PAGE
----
May God Bless you and your family today as we celebrate the greatest miracle in all of history. The Virgin birth is the grandest manifestation of God’s love for us. Without the Virgin birth and Jesus’ vicarious life, death, and resurrection, we would live in the shadow of a dark, hopeless future. As you give gifts on this Christmas day, take time to reflect on God’s gift of salvation made available to you – compliments of the Incarnation!
Matthew 1:18-2:23 The Message Paraphrase (from THE MESSAGE: The Bible in Contemporary Language © 2002 by Eugene H. Peterson. All rights reserved.)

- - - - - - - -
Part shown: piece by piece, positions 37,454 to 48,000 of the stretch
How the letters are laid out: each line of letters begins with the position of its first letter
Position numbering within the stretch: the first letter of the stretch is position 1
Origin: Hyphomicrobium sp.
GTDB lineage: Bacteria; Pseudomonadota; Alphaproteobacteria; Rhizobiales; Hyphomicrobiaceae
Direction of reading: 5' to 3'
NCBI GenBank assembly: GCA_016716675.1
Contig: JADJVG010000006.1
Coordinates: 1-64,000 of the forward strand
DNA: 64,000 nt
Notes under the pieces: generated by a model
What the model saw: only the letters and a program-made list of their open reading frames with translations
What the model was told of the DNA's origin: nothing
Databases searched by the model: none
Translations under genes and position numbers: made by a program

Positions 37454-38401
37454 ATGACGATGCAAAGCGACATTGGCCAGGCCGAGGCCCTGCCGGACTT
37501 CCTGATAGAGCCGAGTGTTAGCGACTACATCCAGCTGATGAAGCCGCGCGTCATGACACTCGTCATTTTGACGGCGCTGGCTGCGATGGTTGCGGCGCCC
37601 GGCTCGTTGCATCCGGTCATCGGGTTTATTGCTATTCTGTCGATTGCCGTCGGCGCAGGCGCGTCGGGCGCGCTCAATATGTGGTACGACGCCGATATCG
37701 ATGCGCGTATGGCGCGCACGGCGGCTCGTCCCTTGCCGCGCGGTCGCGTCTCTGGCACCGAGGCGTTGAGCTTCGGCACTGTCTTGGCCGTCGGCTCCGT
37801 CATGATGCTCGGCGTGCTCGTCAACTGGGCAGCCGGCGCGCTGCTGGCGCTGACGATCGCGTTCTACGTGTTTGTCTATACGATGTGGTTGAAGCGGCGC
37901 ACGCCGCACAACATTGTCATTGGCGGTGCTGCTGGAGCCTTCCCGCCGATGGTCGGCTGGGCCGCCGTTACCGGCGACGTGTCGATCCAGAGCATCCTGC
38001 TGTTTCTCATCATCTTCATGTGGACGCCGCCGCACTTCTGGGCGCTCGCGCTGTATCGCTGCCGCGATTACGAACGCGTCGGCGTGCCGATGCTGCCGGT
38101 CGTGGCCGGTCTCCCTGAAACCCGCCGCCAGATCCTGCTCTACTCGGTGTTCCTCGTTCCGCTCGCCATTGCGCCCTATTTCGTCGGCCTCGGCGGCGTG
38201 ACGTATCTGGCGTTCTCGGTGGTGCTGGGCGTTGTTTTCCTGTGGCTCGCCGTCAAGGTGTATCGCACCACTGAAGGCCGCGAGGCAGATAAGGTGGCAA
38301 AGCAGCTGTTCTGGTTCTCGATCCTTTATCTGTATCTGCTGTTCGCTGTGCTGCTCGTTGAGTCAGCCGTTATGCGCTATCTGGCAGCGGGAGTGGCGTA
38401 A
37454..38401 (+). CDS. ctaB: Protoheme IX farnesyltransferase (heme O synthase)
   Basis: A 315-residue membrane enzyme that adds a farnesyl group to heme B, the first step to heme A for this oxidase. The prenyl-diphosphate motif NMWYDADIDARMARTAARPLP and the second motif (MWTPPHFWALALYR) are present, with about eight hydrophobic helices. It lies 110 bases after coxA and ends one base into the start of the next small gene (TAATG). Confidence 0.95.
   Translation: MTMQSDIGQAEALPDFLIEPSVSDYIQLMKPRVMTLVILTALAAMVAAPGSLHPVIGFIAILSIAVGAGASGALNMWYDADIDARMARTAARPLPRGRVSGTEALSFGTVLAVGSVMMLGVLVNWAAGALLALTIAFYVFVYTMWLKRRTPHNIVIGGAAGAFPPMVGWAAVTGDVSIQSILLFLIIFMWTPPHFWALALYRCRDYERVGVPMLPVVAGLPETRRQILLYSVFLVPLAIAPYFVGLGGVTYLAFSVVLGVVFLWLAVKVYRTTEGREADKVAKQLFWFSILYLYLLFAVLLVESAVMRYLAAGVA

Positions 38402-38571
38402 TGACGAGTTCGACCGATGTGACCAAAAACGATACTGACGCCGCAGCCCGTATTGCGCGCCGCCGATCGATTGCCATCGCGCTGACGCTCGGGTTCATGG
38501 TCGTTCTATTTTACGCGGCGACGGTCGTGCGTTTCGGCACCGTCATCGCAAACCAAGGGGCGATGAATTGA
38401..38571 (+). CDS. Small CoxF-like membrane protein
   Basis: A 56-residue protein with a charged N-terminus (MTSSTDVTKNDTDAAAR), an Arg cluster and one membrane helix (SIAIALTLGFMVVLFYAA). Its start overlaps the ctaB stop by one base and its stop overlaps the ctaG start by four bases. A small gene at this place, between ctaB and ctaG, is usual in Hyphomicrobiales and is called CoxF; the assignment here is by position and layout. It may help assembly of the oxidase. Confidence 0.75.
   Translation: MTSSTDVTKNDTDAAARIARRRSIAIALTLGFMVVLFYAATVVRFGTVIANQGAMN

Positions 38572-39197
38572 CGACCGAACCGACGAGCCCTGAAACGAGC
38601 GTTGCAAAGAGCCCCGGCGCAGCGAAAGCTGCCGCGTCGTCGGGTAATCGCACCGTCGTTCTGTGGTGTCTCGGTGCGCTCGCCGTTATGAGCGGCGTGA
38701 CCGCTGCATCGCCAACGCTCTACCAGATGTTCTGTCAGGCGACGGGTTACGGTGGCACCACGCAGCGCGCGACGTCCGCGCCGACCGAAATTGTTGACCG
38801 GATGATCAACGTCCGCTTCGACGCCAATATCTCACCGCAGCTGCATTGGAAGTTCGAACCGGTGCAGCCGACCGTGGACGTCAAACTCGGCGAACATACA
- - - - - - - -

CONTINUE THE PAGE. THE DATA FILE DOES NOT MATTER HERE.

The birth of Jesus took place like this. His mother, Mary, was engaged to be married to Joseph. Before they came to the marriage bed, Joseph discovered she was pregnant. (It was by the Holy Spirit, but he didn’t know that.) (19) Joseph, chagrined but noble, determined to take care of things quietly so Mary would not be disgraced. (20) While he was trying to figure a way out, he had a dream. God’s angel spoke in the dream: “Joseph, son of David, don’t hesitate to get married. Mary’s pregnancy is Spirit-conceived. God’s Holy Spirit has made her pregnant. (21) She will bring a son to birth, and when she does, you, Joseph, will name him Jesus — ‘God saves’ — because he will save his people from their sins.” (22) This would bring the prophet’s embryonic sermon to full term: (23) Watch for this — a virgin will get pregnant and bear a son; They will name him Emmanuel (Hebrew for “God is with us”). (24) Then Joseph woke up. He did exactly what God’s angel commanded in the dream: He married Mary. (25) But he did not consummate the marriage until she had the baby. He named the baby Jesus. (2:1) After Jesus was born in Bethlehem village, Judah territory — this was during Herod’s kingship — a band of scholars arrived in Jerusalem from the East. (2) They asked around, “Where can we find and pay homage to the newborn King of the Jews? We observed a star in the eastern sky that signaled his birth. We’re on pilgrimage to worship him.” (3) When word of their inquiry got to Herod, he was terrified — and not Herod alone, but most of Jerusalem as well. (4) Herod lost no time. He gathered all the high priests and religion scholars in the city together and asked, “Where is the Messiah supposed to be born?” (5) They told him, “Bethlehem, Judah territory. The prophet Micah wrote it plainly: (6) It’s you, Bethlehem, in Judah’s land, no longer bringing up the rear. From you will come the leader who will shepherd-rule my people, my Israel.” (7) Herod then arranged a secret meeting with the scholars from the East. Pretending to be as devout as they were, he got them to tell him exactly when the birth-announcement star appeared. (8) Then he told them the prophecy about Bethlehem, and said, “Go find this child. Leave no stone unturned. As soon as you find him, send word and I’ll join you at once in your worship.” (9) Instructed by the king, they set off. Then the star appeared again, the same star they had seen in the eastern skies. It led them on until it hovered over the place of the child. (10) They could hardly contain themselves: They were in the right place! They had arrived at the right time! (11) They entered the house and saw the child in the arms of Mary, his mother. Overcome, they kneeled and worshiped him. Then they opened their luggage and presented gifts: gold, frankincense, myrrh. (12) In a dream, they were warned not to report back to Herod. So they worked out another route, left the territory without being seen, and returned to their own country. (13) After the scholars were gone, God’s angel showed up again in Joseph’s dream and commanded, “Get up. Take the child and his mother and flee to Egypt. Stay until further notice. Herod is on the hunt for this child, and wants to kill him.” (14) Joseph obeyed. He got up, took the child and his mother under cover of darkness. They were out of town and well on their way by daylight. (15) They lived in Egypt until Herod’s death. This Egyptian exile fulfilled what Hosea had preached: “I called my son out of Egypt.” (16) Herod, when he realized that the scholars had tricked him, flew into a rage. He commanded the murder of every little boy two years old and under who lived in Bethlehem and its surrounding hills. (He determined that age from information he’d gotten from the scholars.) (17) That’s when Jeremiah’s sermon was fulfilled: (18) A sound was heard in Ramah, weeping and much lament. Rachel weeping for her children, Rachel refusing all solace, Her children gone, dead and buried. (19) Later, when Herod died, God’s angel appeared in a dream to Joseph in Egypt: (20) “Up, take the child and his mother and return to Israel. All those out to murder the child are dead.” (21) Joseph obeyed. He got up, took the child and his mother, and reentered Israel. (22) When he heard, though, that Archelaus had succeeded his father, Herod, as king in Judea, he was afraid to go there. But then Joseph was directed in a dream to go to the hills of Galilee. (23) On arrival, he settled in the village of Nazareth. This move was a fulfillment of the prophetic words, “He shall be called a Nazarene.”